Dear Rabbi Bernath,
I have been married almost five years now and the journey with my husband has not been easy. When we met, he was separated from his first wife and had children. I went through the trials of divorce with him and embraced his children as my own. However, I have often felt like all my love and support was not appreciated enough.
When we got married and had a child of our own, my feelings of loneliness and isolation continued to grow. I suddenly had a newborn to take care of, plus his two children. I have to plan, buy and prepare the daily meals. I take care of all of our finances. I also work full time in a pretty demanding job. I love taking care of my family, but I do wish things were more balanced. It would be nice to come home to everything being taken care of for a change, rather than to everyone waiting for me to get dinner ready.
My husband works, too, and can be helpful at home, but he always needs to be told what is needed. And he’s often moody and needing support, instead of supporting me.
I need help. I feel like I’m drowning.
This sounds like a relationship with a lot of potential, but the situation must be very painful for you. You seem to feel uncared for and unloved. Thank you for reaching out, instead of burrowing inwards.
Your man seems to be out of touch with his own feelings (the unexplained moodiness), and therefore out of touch with yours, too. He may not even realize there is a problem.
He’s also out of touch with the quantity of things that need to be done at home, how much effort they take and that they’re not exclusively his wife’s job – after all, he lives there, too.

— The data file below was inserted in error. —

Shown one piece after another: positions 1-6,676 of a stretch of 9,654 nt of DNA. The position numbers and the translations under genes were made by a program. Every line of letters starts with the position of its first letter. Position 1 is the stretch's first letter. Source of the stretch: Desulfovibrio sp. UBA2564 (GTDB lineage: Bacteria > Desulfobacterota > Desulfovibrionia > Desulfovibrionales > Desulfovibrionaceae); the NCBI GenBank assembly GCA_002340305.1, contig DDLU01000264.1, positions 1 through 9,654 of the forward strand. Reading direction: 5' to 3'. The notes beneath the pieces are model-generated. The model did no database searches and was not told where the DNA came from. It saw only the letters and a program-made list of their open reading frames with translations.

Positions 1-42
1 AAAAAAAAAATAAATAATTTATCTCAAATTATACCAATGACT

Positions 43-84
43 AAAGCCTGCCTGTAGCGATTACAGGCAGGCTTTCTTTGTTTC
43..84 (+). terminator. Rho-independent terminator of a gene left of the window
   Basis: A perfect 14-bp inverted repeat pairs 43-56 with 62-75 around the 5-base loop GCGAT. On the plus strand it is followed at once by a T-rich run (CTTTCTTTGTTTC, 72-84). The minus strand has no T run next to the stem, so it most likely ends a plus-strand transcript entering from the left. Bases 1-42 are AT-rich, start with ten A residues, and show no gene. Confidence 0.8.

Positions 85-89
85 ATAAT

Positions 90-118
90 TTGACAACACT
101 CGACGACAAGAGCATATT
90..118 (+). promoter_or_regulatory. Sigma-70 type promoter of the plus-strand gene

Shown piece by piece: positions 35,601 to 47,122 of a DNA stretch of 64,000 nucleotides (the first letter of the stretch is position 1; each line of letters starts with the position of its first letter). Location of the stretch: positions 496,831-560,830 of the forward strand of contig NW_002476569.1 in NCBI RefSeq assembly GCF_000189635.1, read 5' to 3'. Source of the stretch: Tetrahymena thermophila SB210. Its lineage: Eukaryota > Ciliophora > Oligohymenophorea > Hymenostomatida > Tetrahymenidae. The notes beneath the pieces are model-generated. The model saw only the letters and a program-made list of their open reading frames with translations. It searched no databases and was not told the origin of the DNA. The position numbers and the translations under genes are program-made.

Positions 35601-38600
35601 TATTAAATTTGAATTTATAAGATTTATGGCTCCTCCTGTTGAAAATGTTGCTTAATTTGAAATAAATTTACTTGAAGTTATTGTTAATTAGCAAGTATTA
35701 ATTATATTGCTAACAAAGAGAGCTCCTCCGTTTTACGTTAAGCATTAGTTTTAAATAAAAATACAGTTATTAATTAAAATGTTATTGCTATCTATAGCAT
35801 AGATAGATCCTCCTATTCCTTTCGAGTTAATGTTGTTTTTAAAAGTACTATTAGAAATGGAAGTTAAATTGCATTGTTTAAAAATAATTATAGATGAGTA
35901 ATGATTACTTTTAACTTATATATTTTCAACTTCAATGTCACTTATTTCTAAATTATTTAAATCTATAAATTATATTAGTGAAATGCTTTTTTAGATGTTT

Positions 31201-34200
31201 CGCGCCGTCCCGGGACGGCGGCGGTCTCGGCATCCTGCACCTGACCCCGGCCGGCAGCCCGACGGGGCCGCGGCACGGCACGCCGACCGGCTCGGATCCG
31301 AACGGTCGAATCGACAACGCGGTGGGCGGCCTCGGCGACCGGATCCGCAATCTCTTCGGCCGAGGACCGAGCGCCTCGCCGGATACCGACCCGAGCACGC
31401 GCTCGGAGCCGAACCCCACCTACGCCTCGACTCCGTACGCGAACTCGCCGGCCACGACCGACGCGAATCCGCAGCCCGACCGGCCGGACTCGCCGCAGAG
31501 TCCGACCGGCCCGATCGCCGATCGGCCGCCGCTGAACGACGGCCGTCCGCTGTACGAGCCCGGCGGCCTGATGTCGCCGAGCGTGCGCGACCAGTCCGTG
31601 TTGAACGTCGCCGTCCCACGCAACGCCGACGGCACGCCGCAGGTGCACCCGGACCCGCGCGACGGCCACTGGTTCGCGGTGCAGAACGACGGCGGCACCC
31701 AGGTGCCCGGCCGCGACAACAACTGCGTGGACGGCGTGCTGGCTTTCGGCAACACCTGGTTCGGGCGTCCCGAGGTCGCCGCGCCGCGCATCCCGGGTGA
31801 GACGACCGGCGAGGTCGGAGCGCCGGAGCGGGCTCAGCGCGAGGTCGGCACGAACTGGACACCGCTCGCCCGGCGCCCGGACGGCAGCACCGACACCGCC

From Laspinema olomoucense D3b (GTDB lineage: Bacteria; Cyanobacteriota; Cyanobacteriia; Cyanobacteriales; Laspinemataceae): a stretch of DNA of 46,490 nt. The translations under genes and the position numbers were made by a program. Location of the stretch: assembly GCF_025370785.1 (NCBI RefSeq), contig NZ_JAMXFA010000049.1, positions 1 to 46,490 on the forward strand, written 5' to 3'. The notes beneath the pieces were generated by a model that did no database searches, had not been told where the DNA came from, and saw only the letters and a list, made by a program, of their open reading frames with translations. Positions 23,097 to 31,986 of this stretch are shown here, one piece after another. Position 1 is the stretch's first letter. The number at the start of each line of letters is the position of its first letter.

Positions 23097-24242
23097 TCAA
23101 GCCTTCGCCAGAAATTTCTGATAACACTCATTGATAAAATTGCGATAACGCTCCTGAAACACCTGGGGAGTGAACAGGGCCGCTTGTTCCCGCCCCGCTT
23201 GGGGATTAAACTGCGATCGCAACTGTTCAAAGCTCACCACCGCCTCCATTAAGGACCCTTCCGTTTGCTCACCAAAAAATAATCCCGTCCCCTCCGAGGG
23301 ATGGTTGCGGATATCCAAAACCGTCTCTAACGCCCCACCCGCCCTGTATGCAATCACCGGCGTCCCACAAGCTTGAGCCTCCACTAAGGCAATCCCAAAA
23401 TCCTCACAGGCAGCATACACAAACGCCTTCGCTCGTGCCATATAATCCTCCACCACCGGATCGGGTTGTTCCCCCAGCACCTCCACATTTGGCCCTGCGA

Before we get to any practical solutions, you’ll need to speak to him about how you feel, in a way that he understands.
Some men speak the language of emotions: “I’m in a lot of pain and I find living like this unbearable. I love you, but it’s so bad that I find myself wondering if I would be happier alone.”
Some speak the language of money: “I’m so overwhelmed by working and having to manage everything at home. We will have to hire someone to help.”
Some speak the language of food: “I’m exhausted and I don’t think I can pull off dinner tonight.”
The point isn’t to be angry and spiteful when you do it – you’re just trying to communicate something. And you may finally have an audience.
Now that he’s listening, the message is that you’re not a stay-at-home mom who can be expected to run the home while he works. You both work, so you both need to have responsibilities at home.
Many men lack the natural urge to take care of the kids and the home. A representative survey of North American men showed that even when the wife earns more, a majority of men are mentally obsessed with being a material provider. That doesn’t leave a lot of room to take on the cognitive load of the home. So it’s not realistic to expect that he’s suddenly going to gain the initiative by himself.
Instead, he needs specific, cyclic responsibilities, such as: “You’re in charge of dinner every Sunday,” or “You need to bathe the kids.”
With time, you may be able to teach him natural awareness – like noticing the dishwasher needs to be emptied and doing it – but it will take some patience.
I believe that all men can be trained to be more home-aware – I certainly was.
If none of this works, then there may be deeper relationship issues that have caused him to check out. If so, couples’ counselling would probably be a good idea.